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Which NHL franchise will escape the 'Sad Club' next?

There are 11 franchises that have never won a Stanley Cup, but first-timers have also been victorious in the past two seasons. Will another emerge in 2020? We break down which teams are in the best position to break the curse.

One of the most enjoyable aspects of the past two Stanley Cup championships was the fact a franchise that has never won the title before got to lift the trophy. The Washington Capitals and St. Louis Blues had toiled for decades until their day in the sun came, making it all the more exhilarating for their long-suffering fan bases.

Of the current 31 NHL franchises, only 11 have yet to win the Cup. Arizona, Buffalo, Columbus, Florida, Minnesota, Ottawa (the old Sens don’t count - they moved to St. Louis before folding entirely in 1935), Nashville, San Jose, Vancouver, Vegas and Winnipeg are the current members of ‘The Sad Club’ (a term I credit to Vancouver writer Jason Brough).

While the Blues proved last year that all you have to do is get into the field to make a championship run, we can already eliminate Ottawa and San Jose because those teams are not making the playoffs. In all likelihood, Buffalo is also toast. So who’s looking the best right now?

1. Vegas Golden Knights – The newest NHL team has seen nothing but sustained success from the get-go and while the Pacific Division has been a wild roller-coaster this season, the Golden Knights are now on top, having won eight of their past 10 games. Injuries to the Canucks and Oilers helped the Vegas run, but give the Golden Knights credit: they’re getting hot at the right time. Given how little playoff experience there is elsewhere in the Pacific, the Golden Knights are in the best position to get out of their own division before facing a Central opponent that had to take the hard route – the Blues, Avalanche and Stars will all have to play each other beforehand and those will not be easy series.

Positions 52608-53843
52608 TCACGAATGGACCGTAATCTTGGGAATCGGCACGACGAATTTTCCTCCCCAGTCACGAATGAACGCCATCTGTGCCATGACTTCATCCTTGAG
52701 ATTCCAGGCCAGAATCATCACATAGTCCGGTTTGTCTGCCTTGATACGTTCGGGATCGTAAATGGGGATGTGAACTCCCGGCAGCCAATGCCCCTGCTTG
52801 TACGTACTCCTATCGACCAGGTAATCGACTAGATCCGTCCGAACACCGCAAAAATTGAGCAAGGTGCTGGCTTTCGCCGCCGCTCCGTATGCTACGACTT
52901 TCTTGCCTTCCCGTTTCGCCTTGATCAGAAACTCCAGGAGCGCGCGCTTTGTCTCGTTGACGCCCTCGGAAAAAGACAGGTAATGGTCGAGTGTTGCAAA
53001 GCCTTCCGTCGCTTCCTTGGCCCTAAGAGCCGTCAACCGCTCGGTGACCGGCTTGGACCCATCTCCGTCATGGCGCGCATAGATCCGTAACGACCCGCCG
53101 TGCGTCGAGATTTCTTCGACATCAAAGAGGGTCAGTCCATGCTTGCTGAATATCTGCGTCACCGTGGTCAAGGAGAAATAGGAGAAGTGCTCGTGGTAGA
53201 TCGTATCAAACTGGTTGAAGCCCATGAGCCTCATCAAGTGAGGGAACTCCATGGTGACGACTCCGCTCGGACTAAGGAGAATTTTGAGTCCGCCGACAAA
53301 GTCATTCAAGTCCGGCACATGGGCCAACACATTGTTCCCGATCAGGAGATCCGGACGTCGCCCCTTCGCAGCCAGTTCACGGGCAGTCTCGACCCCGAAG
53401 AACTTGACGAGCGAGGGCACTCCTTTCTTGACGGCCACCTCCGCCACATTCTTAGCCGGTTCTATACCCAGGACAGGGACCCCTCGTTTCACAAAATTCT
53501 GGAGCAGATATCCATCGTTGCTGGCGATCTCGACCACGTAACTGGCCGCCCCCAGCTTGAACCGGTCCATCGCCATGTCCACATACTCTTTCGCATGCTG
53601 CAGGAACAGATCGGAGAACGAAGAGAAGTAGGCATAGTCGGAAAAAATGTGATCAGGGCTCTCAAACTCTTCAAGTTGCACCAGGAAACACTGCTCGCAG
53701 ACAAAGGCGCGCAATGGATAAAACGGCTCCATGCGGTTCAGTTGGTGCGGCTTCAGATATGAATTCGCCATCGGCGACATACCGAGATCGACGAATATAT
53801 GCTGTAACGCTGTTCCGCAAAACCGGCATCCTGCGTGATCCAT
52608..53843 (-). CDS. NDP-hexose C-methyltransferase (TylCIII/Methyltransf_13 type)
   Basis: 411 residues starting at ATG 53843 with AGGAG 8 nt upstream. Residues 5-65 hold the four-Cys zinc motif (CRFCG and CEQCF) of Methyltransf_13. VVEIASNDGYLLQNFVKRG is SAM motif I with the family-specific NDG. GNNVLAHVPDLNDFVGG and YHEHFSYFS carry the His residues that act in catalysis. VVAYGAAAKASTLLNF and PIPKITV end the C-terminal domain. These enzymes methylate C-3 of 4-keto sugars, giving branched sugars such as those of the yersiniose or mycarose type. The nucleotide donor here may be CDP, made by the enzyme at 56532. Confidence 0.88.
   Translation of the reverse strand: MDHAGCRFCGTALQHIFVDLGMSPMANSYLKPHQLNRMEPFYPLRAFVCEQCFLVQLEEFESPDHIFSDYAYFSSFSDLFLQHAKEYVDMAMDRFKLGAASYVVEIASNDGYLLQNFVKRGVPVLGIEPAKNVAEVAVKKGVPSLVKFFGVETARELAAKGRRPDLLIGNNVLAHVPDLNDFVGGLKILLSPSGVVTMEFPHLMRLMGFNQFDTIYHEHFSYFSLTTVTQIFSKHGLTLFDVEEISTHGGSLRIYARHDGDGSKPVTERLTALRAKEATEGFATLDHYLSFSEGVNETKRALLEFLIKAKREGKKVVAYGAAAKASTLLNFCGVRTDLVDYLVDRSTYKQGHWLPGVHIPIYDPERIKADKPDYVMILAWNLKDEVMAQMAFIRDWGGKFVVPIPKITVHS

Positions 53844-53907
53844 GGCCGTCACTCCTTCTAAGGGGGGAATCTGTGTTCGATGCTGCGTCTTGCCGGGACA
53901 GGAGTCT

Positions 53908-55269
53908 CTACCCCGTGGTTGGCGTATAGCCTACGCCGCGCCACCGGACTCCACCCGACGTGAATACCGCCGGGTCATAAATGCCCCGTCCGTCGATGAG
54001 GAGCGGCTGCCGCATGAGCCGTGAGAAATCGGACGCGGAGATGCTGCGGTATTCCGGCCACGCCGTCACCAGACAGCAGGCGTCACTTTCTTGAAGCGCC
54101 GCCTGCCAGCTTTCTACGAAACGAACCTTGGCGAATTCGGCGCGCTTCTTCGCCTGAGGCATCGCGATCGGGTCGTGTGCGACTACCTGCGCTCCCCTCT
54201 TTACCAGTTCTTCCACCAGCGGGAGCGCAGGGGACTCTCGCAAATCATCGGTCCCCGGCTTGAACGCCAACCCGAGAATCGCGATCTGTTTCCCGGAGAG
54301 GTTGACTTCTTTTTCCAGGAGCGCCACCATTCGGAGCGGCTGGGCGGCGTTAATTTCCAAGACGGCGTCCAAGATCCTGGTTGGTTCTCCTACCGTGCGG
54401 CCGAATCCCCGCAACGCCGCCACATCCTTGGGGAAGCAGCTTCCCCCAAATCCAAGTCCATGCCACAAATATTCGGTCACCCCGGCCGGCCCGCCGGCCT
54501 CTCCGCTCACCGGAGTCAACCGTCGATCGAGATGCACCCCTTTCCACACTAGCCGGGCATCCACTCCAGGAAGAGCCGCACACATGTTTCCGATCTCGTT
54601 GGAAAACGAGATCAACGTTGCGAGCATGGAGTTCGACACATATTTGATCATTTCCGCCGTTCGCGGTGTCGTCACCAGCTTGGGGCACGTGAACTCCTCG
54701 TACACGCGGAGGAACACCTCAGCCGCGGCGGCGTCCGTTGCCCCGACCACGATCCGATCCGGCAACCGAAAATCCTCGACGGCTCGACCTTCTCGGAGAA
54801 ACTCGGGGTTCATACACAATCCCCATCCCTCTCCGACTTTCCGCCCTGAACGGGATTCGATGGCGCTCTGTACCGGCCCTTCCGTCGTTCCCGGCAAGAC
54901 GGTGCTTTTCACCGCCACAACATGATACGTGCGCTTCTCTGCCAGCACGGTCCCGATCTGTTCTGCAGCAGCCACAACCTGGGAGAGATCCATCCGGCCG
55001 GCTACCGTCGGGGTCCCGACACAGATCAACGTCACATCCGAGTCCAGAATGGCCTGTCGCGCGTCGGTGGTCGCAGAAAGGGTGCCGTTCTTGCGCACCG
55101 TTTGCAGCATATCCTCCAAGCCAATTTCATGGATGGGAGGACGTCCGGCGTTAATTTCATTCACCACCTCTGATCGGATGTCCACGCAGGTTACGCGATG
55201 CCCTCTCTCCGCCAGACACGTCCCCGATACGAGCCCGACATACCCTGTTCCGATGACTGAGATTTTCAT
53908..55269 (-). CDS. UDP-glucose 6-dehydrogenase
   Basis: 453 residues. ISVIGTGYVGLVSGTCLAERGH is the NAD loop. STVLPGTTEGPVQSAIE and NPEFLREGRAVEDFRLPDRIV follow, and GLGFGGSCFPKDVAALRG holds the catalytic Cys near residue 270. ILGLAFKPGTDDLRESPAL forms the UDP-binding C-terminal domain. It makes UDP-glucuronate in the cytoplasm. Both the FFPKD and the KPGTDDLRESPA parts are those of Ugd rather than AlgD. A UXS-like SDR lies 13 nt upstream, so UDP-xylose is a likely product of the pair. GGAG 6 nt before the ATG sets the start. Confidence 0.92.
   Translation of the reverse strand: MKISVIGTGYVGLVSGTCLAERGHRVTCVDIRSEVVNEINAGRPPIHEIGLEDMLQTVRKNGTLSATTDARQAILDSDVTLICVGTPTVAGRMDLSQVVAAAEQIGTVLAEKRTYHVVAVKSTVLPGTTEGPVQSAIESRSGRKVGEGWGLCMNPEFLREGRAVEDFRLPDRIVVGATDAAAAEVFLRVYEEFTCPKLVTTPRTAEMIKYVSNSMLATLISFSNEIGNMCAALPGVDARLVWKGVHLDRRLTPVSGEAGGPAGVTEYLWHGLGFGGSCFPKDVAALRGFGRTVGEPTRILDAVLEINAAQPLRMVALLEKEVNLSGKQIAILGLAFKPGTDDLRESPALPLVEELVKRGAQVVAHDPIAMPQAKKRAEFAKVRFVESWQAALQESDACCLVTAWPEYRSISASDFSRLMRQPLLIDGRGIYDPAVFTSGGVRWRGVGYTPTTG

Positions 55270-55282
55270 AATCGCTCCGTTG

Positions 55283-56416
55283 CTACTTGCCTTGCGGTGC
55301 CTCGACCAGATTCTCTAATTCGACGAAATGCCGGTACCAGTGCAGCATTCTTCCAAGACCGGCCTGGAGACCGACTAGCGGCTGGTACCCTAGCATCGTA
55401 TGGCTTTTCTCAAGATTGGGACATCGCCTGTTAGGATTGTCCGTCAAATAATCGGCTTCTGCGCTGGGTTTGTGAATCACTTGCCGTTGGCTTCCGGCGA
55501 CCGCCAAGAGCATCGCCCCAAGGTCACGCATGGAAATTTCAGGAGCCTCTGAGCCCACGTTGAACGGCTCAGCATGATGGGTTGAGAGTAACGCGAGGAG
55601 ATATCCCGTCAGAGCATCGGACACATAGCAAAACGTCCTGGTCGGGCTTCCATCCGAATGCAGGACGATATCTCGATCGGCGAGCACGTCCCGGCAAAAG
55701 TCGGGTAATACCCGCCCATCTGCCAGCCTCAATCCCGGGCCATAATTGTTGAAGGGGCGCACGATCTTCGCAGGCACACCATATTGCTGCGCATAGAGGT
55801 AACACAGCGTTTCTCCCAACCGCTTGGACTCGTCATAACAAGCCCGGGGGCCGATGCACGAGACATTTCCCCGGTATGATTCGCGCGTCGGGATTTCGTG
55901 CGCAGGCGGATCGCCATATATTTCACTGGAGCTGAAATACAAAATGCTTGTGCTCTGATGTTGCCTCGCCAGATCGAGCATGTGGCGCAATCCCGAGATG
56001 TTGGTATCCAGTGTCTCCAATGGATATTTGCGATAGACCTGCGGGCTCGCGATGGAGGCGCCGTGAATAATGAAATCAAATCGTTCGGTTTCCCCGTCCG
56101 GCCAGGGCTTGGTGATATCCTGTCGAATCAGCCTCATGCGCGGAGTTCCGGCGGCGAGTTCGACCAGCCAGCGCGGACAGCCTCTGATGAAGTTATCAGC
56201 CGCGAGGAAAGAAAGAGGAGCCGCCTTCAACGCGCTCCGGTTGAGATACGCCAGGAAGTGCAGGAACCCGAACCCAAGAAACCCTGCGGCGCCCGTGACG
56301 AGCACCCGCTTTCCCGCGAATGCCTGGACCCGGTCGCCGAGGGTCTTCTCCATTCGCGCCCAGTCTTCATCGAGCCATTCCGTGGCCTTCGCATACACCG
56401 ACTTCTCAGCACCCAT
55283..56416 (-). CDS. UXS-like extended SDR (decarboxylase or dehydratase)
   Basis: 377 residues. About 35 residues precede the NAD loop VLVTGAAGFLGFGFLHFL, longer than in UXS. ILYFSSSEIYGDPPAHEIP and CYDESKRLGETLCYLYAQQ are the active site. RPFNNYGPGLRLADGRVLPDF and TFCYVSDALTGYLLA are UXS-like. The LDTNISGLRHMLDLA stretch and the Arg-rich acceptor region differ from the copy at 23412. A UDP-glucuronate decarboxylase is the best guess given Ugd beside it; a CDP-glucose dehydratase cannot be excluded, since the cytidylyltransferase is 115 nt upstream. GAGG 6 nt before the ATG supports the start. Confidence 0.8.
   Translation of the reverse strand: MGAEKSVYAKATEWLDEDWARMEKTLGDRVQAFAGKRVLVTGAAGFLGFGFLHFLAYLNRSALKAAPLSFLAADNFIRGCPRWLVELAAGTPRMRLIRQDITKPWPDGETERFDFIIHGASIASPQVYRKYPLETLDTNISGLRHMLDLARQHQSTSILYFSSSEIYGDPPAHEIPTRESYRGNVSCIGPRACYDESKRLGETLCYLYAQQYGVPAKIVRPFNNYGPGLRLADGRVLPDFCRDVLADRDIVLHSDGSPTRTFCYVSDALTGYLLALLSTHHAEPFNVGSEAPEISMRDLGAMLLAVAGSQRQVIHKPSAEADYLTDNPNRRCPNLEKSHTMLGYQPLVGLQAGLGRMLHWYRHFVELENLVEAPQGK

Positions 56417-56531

2. Vancouver Canucks – The kids are for real in Vancouver and though the Canucks have run into injury problems (Brock Boeser, Jacob Markstrom), the team has games in hand on every division opponent nearby. In the short-term, it’s going to be up to Thatcher Demko to hold down the crease until Markstrom returns. Tyler Toffoli gives the team Cup rings from his L.A. days, though the Canucks will likely have to tangle with Connor McDavid and Leon Draisaitl’s Edmonton Oilers in the first round.

3. Nashville Predators – This may seem like an atypical answer, but the Predators have been playing better of late, winning six of their past 10. Many of Nashville’s major guys have already been to a Cup final thanks to the team’s run back in 2017, so the experience is there. Coach John Hynes has been experimenting with some pretty unorthodox line combinations up front, but if he’s getting wins you have to give him credit. We know the defense corps is stacked, so that’s a strength. Having said all that, the Predators could have a murderous path through the Central – assuming they can hold onto a wild card spot.

4. Florida Panthers – The only Sad Club team in the East that looks tangible is Florida, where the Panthers merely need to pass a wounded Toronto team for the third seed in the Atlantic Division. Now, the Cats would have to get past Boston and Tampa most likely en route to the conference final, but if this team can finally come together, they’ve got some interesting parts. Dare I ask if Sergei Bobrovsky can help in net? He has won three of his past four starts…

5. Winnipeg Jets – Winnipeg gets the nod over Arizona although the margin is nil – but the Jets have a game in hand and a slightly better record in the past 10 games. Winnipeg also has Connor Hellebuyck in net and a bunch of underachieving forwards who are starting to heat up, so the timing might be there. On the other hand, the defense corps is still depleted and the Jets would have a harsh path through the West. At least we know the atmosphere at home games will be electric.

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